B2B decision makers are busy people. So if they’re looking for solutions, they want quick answers. If a Marketing Director googles demand generation vs. inbound marketing, they probably don’t have time to slog through 3,000 words to find out the difference.
Furthermore, if they see it’s going to take 15 minutes to read your post, and they’re not convinced it even contains the answer they’re seeking, they’ll probably leave to find the answer elsewhere.
To better communicate with readers, you need to make your content scannable.
What is Scannable Content?
“Scannable content is a way to be respectful of your readers’ time,” says Elizabeth Burnam, Marketing Copywriter at New Breed. “The goal of inbound content isn’t necessarily to be the next Great American Blogger. You’re there to help people, and ultimately I don’t think you’re helping people if they have to dig through giant blocks of text in order to find the answers.”
Scannable content is written with the digital reader in mind. It’s concise and formatted in short sections so readers can quickly identify what information is important to them and focus on that.
“Scannability matters first and foremost because so many users are mobile users now,” says Elizabeth.“If you’re on a tiny screen like that and are presented with a big block of text, it just gets overwhelming.”
Scannable content helps writers and readers alike by providing structure and conveying clear expectations for each piece.
How to Make Content Scannable
Make it easier for readers to find what their looking for with sections and subtitles
Subtitles are great for pieces of content that cover many ideas or multiple components that build to an idea.
“Using subtitles to break up those posts allows readers to quickly go in a find what they’re looking for,” Elizabeth says.
For example, in our post The Complete Guide to Demand Generation Marketing, someone might already know what demand generation is and how to do it and is just looking for tech stack tips.
Instead of having to scroll through the post to find any info on software, they can click on the anchor link “Useful Technology Stacks” and go straight to the section “Smart Tech to Support Your Strategy: Which Tools Can Help You With Demand Generation?”
“I’m a big fan of phrasing them as questions because people search for things because they have a question,” Elizabeth says.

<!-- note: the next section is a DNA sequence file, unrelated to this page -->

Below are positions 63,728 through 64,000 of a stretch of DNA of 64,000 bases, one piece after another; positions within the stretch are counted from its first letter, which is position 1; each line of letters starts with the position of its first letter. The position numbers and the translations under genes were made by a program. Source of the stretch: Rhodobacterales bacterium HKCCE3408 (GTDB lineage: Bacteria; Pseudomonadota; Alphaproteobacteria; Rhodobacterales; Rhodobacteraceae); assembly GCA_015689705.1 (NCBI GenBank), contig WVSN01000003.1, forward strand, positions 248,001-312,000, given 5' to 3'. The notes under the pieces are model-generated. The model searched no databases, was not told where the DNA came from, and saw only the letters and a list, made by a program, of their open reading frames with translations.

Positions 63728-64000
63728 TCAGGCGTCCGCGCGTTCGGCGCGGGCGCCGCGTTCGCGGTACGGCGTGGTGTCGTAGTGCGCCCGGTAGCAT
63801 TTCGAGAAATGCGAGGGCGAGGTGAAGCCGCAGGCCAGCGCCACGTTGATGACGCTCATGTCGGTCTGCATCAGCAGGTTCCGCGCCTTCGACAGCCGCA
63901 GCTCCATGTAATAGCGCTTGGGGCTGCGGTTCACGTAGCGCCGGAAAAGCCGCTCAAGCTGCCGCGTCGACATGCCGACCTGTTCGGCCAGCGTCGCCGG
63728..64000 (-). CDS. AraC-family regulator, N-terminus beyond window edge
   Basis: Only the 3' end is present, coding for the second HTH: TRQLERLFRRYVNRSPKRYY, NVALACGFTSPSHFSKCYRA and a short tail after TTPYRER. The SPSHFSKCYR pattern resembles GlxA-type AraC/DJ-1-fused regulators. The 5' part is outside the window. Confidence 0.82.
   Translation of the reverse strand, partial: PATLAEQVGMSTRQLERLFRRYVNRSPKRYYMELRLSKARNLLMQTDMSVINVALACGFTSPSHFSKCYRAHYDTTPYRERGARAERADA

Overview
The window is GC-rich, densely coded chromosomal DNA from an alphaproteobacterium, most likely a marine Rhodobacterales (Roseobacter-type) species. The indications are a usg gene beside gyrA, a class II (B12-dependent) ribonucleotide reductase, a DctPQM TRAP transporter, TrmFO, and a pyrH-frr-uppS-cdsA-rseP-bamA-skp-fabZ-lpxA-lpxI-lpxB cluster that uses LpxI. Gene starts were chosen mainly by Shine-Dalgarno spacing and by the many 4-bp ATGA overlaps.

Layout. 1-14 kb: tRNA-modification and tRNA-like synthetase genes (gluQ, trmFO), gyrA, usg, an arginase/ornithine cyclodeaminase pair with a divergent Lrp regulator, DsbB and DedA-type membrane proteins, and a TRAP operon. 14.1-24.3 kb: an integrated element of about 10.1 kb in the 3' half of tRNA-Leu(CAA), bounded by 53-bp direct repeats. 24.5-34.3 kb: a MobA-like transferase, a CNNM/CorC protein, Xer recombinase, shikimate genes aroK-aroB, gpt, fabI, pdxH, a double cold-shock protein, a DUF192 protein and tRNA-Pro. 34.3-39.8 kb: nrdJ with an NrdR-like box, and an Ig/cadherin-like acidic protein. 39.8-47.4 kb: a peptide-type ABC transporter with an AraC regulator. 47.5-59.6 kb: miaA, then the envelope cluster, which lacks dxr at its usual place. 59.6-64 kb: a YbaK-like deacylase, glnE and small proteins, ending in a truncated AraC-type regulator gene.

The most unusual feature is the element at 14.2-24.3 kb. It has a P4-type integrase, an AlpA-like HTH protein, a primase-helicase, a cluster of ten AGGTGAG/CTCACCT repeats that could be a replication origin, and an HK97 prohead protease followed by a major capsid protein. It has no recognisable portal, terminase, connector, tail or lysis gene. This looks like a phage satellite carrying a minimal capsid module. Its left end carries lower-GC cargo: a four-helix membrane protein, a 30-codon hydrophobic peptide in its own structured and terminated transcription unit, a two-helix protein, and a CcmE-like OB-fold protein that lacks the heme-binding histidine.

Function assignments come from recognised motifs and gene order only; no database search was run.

When crafting your section titles, think about the purpose of the individual section and the piece as a whole. While catchy titles can be fun and appropriate at times, if the title doesn’t clearly communicate the purpose of the section, it just adds friction for your readers.
Additionally, if you’re having trouble clearly communicating what a section is about, you might be trying to cram too many ideas in.
“If you’re targeting the who, what, where, why and how in one section, that can get really difficult to navigate for the reader,” Elizabeth says. “It’s also really hard to come up with a concise title that speaks to everything that section’s going to be about.”
A good way to break up sections is to have one goal per section and stick to that goal.
Create an intro that sets the stage
Your intro has to convince the reader to keep reading.
“Realistically, everyone would rather not read a blog post than read a blog post that’s not gonna give them any value,” Elizabeth says.
Crafting an intro is a careful balance of providing enough information and context that the reader wants to keep going without giving so much information that there’d be no point in them reading any further.
For example, in our post “What is Inbound Sales?” we open with two short paragraphs about the changes that have led to the emergence of inbound sales. Then there’s a section title asking “What is Inbound Sales?” followed immediately by the definition.
If someone is only reading this post for that definition, they can find it quickly and easily. But we add value before dropping that definition by providing some of the “why” and continue to provide value afterwards by discussing the difference between inbound and outbound and how to use specific tactics.
“Someone might only read the first sentence of the post, and oftentimes in a blog library that’s the only snippet that they’re getting,” Elizabeth says. “How can you convey what information is going to be there in the quickest way possible?”
An intro should grab attention, capture what the post is about and explain why it will be valuable for the reader. Intros also provide an opportunity to connect with your reader and show you understand their challenges and aren’t just creating content for the sake of it.
Wrap it all up with a key takeaways section
Whether you’re writing a full-fledged guide or a shorter blog post, you should have some sort of recap at the end.